Trumka: AFL-CIO To Probe New Ways Of Organizing

CHICAGO —The AFL-CIO will probe new ways of organizing to meet the changes in the economy since the labor federation was founded in 1955 and since labor law was written 77 years ago, federation President Richard Trumka says.

Trumka made that promise in a major speech in Chicago on March 7 to the Conference on New Models for Worker Representation, hosted by the University of Illinois at Chicago.  It preceded a mass rally, with union leaders and Chicago-area labor groups, for immigration reform – the opening event in a national campaign.

Trumka gave no details about what new organizing models the federation might adopt or recommend to its 57 member unions.  But he laid out some alternatives that are already occurring, such as sponsorship and affiliation with worker centers.

“To be blunt, our basic system of workplace representation is failing to meet the needs of America’s workers by every critical measure.  The numbers give us all the proof we need,” he said.

“Not even 7% of the private workforce has the security and stability of a union contract.  For the past few decades, falling union membership in the private sector was offset by the growth of public unions. But public union membership is now falling, too, partly from job losses caused by the recession, but also because of political attacks.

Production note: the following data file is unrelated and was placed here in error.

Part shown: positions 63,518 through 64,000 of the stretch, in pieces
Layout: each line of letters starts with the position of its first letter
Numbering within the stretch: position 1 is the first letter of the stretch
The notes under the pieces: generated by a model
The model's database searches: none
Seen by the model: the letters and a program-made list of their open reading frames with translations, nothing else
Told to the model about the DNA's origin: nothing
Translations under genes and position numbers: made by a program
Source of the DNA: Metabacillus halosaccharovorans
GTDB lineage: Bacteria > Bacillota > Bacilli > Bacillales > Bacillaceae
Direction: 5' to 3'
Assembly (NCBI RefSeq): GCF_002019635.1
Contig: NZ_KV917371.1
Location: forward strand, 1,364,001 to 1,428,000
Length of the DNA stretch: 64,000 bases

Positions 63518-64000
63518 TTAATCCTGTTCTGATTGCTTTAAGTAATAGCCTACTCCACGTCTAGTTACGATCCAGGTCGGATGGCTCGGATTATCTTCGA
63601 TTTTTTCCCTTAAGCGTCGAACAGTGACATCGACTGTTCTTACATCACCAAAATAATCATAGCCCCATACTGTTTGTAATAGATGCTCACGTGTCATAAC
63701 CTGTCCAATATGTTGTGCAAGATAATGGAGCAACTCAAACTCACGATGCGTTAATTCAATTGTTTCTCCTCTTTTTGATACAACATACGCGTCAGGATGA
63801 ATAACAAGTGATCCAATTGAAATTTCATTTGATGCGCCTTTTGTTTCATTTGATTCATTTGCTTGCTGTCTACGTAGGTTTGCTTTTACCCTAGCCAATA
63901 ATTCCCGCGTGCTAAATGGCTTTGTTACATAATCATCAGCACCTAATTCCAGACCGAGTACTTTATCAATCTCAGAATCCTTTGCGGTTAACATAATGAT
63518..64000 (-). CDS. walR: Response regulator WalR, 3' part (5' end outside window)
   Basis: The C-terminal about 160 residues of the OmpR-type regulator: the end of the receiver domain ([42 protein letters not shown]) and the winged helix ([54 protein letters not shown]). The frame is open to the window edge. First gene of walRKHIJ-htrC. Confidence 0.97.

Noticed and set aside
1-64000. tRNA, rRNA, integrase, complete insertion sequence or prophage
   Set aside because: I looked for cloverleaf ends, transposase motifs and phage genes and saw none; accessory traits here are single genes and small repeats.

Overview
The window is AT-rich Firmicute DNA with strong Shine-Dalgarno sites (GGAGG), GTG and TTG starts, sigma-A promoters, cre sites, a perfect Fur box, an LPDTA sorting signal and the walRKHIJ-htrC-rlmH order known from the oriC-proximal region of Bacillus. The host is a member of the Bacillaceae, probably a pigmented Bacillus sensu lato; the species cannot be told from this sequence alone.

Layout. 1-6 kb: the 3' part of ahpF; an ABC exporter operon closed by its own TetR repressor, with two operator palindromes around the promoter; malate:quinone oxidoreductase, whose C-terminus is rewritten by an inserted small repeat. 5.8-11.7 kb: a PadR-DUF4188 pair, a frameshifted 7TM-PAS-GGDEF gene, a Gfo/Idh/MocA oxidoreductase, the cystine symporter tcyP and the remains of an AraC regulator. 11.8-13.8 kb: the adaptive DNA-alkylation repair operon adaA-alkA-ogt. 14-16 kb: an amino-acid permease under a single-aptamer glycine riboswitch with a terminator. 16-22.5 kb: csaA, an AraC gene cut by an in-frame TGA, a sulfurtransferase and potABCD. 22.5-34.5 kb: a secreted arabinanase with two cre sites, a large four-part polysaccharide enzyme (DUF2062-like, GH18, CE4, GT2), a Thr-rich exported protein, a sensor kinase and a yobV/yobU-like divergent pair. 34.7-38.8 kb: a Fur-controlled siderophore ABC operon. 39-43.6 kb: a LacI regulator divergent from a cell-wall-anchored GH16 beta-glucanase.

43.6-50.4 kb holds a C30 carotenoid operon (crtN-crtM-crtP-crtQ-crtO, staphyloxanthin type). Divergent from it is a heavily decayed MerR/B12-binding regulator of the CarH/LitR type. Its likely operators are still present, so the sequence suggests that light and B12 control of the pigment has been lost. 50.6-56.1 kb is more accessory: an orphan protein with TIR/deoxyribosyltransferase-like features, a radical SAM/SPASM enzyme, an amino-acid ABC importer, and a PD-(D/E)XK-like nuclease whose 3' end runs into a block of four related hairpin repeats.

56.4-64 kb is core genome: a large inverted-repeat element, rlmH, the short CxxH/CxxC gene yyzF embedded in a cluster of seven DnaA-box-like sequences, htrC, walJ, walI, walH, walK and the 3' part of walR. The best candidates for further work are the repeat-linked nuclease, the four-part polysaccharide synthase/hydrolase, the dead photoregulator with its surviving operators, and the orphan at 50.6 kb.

“Union density has been falling for years, and so has the fate of America’s middle class. A chart of union membership rates and the fortunes of America’s middle class shows twin red lines, falling together. The two are connected. It could not be more clear….This is bad for our economy and this is bad for America.”

Trumka cited several examples of new ways of organizing, pledging the AFL-CIO could use or recommend any or all of them, or more.  They included:

  • Creation of Working America, which now has 3.2 million members.
  • Partnership agreements with worker centers, the National Day Laborers Network, the Taxi Workers Alliance and similar groups that organize workers who are now often considered “independent contractors.”
  •  “Making union membership available to a worker, even if they do not fit neatly into the definition of an ‘employee,’” under labor law.  AFSCME and SEIU are doing that with home health care workers, he noted.


“We are not going to rebuild the labor movement solely through NLRB elections and voluntary recognition by employers, no matter how smart and strategic our campaigns,” he said. “The AFL-CIO’s door has to be — and will be — open to any worker or group of workers who wants to organize and build power in the workplace.”